Type of Document Dissertation Author Gaines, Rodney Perry Author's Email Address email@example.com URN etd-10122001-163230 Title Comparison of Anthropometric Measures of Competitive Bodybuilders to Judges' Scores and a Comparison of Judges' Scores Degree PhD Department Education Curriculum and Instruction Advisory Committee
Advisor Name Title Redican, Kerry J. Committee Chair Wojcik, Janet R. Committee Co-Chair Fortune, Jimmie C. Committee Member Krouscas, James A. Jr. Committee Member Stratton, Richard K. Committee Member Keywords
Date of Defense 2001-08-08 Availability unrestricted AbstractComparison of Anthropometric Measures of competitive Bodybuilders to Judges' Scores and a Comparison of Judges' Scores
Rodney P. Gaines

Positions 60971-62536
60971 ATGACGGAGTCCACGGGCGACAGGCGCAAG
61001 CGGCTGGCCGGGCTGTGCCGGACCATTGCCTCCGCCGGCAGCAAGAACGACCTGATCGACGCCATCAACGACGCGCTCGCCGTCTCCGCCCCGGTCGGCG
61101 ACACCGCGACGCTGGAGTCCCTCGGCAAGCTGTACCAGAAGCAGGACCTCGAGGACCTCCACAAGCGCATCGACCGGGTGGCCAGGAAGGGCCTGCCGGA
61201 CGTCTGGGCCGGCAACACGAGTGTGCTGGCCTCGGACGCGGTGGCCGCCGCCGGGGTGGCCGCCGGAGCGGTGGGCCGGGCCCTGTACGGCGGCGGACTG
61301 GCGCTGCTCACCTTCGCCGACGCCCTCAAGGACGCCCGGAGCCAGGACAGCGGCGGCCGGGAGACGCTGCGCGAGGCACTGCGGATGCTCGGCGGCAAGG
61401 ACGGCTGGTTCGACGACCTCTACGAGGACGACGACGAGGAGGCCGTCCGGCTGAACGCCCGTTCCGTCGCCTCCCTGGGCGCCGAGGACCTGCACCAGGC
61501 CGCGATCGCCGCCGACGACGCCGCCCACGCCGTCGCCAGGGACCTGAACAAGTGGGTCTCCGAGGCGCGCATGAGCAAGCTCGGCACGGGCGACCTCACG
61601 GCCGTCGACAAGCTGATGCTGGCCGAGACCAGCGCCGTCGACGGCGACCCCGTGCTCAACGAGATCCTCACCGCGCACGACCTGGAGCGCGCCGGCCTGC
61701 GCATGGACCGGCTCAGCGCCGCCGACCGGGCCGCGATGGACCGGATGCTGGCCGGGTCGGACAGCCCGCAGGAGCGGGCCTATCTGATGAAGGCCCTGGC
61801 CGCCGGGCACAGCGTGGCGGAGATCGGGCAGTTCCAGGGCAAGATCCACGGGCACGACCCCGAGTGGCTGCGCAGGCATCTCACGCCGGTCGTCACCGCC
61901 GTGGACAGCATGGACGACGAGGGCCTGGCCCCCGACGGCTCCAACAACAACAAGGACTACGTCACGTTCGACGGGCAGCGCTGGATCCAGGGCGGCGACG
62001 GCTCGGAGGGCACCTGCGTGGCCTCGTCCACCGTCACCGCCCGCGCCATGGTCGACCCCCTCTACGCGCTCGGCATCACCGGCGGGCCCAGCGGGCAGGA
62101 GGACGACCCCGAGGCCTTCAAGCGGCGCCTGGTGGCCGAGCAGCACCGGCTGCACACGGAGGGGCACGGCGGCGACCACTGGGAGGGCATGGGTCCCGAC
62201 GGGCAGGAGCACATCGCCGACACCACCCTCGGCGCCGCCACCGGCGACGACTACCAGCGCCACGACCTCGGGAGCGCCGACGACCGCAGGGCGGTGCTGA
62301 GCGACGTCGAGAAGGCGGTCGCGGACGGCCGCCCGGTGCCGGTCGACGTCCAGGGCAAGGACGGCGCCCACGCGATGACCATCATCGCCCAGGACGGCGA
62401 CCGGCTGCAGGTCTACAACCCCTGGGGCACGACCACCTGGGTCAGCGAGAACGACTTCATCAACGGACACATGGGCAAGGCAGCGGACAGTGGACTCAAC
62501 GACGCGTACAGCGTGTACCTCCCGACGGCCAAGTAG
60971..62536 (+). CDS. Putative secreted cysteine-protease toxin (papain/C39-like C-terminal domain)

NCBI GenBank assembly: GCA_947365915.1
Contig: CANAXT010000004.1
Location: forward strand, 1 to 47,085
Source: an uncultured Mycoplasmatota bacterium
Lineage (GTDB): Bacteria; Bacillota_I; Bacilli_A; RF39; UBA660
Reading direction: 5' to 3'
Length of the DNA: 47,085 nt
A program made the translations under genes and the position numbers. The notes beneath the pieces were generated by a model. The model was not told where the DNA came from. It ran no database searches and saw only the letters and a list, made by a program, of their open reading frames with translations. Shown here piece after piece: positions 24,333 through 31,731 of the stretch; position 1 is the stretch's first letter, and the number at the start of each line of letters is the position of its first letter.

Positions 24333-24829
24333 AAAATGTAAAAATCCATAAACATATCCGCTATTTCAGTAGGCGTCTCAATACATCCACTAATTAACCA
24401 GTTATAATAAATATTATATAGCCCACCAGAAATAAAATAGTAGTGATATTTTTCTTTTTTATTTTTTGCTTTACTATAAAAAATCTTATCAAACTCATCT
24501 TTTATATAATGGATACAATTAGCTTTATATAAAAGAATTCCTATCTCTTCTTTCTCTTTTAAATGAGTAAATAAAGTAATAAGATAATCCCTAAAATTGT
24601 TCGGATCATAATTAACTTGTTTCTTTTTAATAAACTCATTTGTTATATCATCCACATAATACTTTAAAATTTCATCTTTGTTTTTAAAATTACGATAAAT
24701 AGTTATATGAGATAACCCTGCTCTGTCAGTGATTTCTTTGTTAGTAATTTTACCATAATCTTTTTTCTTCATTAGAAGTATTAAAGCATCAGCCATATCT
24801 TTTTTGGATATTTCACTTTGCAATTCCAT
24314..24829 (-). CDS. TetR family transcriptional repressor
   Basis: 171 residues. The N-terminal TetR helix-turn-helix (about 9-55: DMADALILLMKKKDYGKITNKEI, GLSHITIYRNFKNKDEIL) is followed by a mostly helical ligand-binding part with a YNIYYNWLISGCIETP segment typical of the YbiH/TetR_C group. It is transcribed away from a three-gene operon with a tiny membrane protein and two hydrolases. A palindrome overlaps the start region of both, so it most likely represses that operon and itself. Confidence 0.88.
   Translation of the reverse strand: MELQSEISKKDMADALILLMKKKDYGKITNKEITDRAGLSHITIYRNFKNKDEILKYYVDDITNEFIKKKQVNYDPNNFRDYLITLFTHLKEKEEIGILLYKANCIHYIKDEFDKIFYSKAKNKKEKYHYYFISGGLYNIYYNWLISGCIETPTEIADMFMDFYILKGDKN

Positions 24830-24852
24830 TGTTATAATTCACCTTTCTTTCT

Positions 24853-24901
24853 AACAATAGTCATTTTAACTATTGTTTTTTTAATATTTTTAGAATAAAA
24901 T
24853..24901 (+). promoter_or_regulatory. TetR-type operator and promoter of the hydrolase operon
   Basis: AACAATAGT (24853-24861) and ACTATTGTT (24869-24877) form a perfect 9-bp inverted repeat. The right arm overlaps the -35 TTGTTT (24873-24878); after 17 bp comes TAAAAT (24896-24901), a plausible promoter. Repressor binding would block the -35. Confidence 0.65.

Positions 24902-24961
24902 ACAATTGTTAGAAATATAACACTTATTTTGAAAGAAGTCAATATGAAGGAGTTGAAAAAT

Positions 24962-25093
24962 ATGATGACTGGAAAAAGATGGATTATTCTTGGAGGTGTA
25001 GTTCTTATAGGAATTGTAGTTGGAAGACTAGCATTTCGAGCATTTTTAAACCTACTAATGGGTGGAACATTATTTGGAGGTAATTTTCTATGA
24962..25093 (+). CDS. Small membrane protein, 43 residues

This research compared physical characteristics of bodybuilders to judges' rankings, and compared the judges' rankings across three levels of judges: Elite, Trained, and Untrained. Twenty-nine male and nine female bodybuilding athletes consented to anthropometric and circumference measurements. The independent variables in this study were bodyfat, fat-free weight, and proportionality of muscle. Three groups of judges ranked male and female athletes in the Open, Novice, Collegiate, and Masters divisions. The measurements of proportionality of muscle, bodyfat, girths, and fat-free weight were analyzed using simple and multiple regression. The judges' rankings in each class were compared using reliability coefficients, correlation, repeated measures analysis of variance, and the generalized theory for inter-rater reliability. There were significant correlations between the Elite judges' rankings and bodyfat in the Men's Open lightweight class. The Trained and Elite judges' rankings were significantly correlated with bodyfat in the Women's Novice class. Fat-free weight was significantly correlated with the Untrained and Elite judges' rankings in the Women's Novice division. Proportionality of muscle was significantly correlated with the Elite and Trained judges' rankings in the Men's Open lightweight class. Elite and Trained judges' rankings were significantly correlated with bodyfat and proportionality of muscle. All three groups of judges' were significantly correlated with the Overall rankings. The Trained judges' rankings were more correlated and more reliable with the Elite judges. The inter-rater reliability scores were higher for the Elite and Trained judges than for the Untrained judges. When fat-free weight was substituted for body weight in the calculation of proportionality of muscle, prediction of ranking was enhanced. The education session led to a significant disparity in judges' rankings between Trained and Untrained judges. Bodyfat appears to be a better selection variable when comparing physical measurements to judges' rankings in women. Proportionality of muscle is a better selection variable in predicting judges' rankings in men. Prediction models developed from this investigation need further testing.
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